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Farrah Fawcett's companion, children visit her grave a year later

By Alan Duke, CNN
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Fawcett family marks somber anniversary
  • Redmond O'Neal spoke to CNN after first visit to mom's grave
  • Farrah Fawcett's son got pass from rehab for death anniversary
  • Ryan O'Neal: Son's doing 'extremely well' in drug rehab
  • Farrah Fawcett Foundation funds cancer research

Los Angeles, California (CNN) -- Farrah Fawcett's son, Redmond O'Neal, visited his mother's grave for the first time Friday, the anniversary of the actress's death.

"It was very nice, very beautifully set up," he said, sitting on a couch between his father, Ryan O'Neal, and sister, Tatum O'Neal. "I'm just happy that I'm able to be there for her and let her know I'm doing all right."

Redmond O'Neal was on a day pass away from the Pasadena, California, sober living facility where he is undergoing court-ordered drug rehab.

The three O'Neals were near tears as they spoke exclusively to CNN during a private gathering of friends and family at the Beverly Hills, California, headquarters of the Farrah Fawcett Foundation.

"Redmond is extremely well," Ryan O'Neal said. "He is recovering from a terrible disease. He seems to have cured himself. We are thrilled about that. And that's why he's here, because they let him."

"To show my face and let everybody know that I'm doing good, you know," Redmond O'Neal said. "You can't hide forever."

"And how handsome he is and how much he looks like Farrah," Tatum O'Neal said. "And how proud she would be and how lucky I am that I can at least be here, because he's so awesome. Oh, I'm going to cry."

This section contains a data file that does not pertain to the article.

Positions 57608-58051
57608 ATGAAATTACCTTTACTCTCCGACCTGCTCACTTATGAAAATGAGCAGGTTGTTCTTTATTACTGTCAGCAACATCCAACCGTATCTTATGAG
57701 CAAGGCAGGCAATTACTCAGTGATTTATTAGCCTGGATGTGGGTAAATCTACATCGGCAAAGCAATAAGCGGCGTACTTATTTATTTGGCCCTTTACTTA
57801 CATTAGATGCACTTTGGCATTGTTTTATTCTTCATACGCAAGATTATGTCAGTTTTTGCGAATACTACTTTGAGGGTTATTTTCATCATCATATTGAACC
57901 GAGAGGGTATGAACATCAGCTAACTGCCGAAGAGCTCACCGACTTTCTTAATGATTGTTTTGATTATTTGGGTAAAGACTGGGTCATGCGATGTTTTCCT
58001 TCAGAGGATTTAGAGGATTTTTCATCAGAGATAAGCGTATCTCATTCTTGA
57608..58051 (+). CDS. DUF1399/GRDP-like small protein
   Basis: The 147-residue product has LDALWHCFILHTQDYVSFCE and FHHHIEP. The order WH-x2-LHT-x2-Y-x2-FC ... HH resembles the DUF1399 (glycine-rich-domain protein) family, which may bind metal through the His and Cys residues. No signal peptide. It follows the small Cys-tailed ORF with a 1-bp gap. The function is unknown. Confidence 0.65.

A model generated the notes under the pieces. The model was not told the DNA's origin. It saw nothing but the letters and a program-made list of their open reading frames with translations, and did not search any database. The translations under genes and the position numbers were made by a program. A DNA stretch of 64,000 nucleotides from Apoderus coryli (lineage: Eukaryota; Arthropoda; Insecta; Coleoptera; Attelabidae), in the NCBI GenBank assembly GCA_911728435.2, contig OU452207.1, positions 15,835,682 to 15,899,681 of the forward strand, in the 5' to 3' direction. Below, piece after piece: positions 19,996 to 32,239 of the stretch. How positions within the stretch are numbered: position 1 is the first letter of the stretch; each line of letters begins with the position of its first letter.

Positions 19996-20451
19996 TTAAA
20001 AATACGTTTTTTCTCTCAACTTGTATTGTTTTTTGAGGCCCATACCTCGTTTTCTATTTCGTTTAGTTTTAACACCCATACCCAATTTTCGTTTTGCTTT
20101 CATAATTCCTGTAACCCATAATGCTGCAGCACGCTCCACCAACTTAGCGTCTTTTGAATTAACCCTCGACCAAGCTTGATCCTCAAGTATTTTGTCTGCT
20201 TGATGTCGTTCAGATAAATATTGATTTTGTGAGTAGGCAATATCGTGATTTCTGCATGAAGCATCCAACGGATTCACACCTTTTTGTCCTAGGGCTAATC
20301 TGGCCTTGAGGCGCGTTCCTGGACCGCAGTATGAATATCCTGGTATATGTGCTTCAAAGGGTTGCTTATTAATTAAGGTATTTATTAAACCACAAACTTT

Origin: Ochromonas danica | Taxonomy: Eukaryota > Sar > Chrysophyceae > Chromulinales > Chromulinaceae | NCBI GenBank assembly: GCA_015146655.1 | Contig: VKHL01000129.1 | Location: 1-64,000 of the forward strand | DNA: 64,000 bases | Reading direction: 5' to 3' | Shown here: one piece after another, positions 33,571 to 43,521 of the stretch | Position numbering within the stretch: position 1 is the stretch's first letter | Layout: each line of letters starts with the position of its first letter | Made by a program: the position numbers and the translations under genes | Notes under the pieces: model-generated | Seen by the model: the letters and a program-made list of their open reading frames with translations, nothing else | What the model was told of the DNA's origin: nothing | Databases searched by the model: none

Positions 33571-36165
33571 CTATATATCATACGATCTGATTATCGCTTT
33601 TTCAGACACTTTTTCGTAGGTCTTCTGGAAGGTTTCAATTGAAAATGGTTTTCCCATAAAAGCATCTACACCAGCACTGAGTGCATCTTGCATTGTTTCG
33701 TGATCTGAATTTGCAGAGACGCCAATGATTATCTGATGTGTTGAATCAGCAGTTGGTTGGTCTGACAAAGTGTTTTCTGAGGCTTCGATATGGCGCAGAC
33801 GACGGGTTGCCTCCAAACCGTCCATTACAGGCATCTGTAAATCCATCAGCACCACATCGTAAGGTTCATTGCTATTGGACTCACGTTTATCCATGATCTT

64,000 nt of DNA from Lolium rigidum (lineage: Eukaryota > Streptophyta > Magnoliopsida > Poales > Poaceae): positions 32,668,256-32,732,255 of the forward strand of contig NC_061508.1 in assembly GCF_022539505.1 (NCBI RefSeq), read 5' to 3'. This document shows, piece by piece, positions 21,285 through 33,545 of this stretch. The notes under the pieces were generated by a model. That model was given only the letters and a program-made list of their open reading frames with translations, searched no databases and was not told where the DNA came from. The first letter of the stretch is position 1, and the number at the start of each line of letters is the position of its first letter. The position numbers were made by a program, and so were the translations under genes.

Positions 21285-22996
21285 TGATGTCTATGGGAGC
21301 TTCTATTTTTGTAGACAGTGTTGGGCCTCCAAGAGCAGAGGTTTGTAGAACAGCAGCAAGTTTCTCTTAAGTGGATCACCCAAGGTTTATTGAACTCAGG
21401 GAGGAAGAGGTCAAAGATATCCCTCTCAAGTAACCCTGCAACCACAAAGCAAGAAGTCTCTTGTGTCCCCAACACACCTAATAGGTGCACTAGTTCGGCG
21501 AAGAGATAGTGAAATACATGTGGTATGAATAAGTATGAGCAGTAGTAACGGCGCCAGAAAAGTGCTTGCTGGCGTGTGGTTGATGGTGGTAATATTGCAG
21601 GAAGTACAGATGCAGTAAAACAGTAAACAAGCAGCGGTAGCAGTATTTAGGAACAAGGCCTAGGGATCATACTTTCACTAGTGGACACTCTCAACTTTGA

The foundation has a mission of funding research and clinical trials into alternative treatments for anal cancer -- which killed Fawcett -- and pediatric cancers.

"We're trying to show that she hasn't left, that her name is still alive and that maybe there will be something good that comes from this," said Ryan O'Neal, her longtime companion.

Fawcett allowed the world to watch her die. A documentary, based on video shot mostly by her close friend Alana Stewart, was broadcast the month before her death.

"She took it all public, didn't she?" Tatum O'Neal said. "So that we could all see, so that a person who is going through cancer doesn't have to go through that alone. So that you don't have to feel like you're stuck in the middle of a small town and you've got cancer and it's beating away at you. You can say 'Oh, my goodness, this woman gave her own life to show us that we can fight it and do it and hopefully they're going to find a cure.'"

"Well put, Tatum," her father said.

With his mother now a role model and inspiration for those battling cancer, does Redmond O'Neal think he may someday be a hero and example for others struggle with drug addiction?

"I don't know about a hero, but just hopefully showing others that it can be done."

"He's living proof," his father said.

"He can go through all of that hardship and it can help someone else, and that's the beauty of our recovery in the 12 steps and all that," his sister said. "It's really about that."

"It's not impossible and he is the proof of it, because look at him," said Tatum, who has also struggled with drug abuse. "And look at me."

"And look at me," their father said.

"And look at you," Tatum said. "Don't look at me."

"Don't look at me," their father said, as the interview that started with tears ended in loud laughter.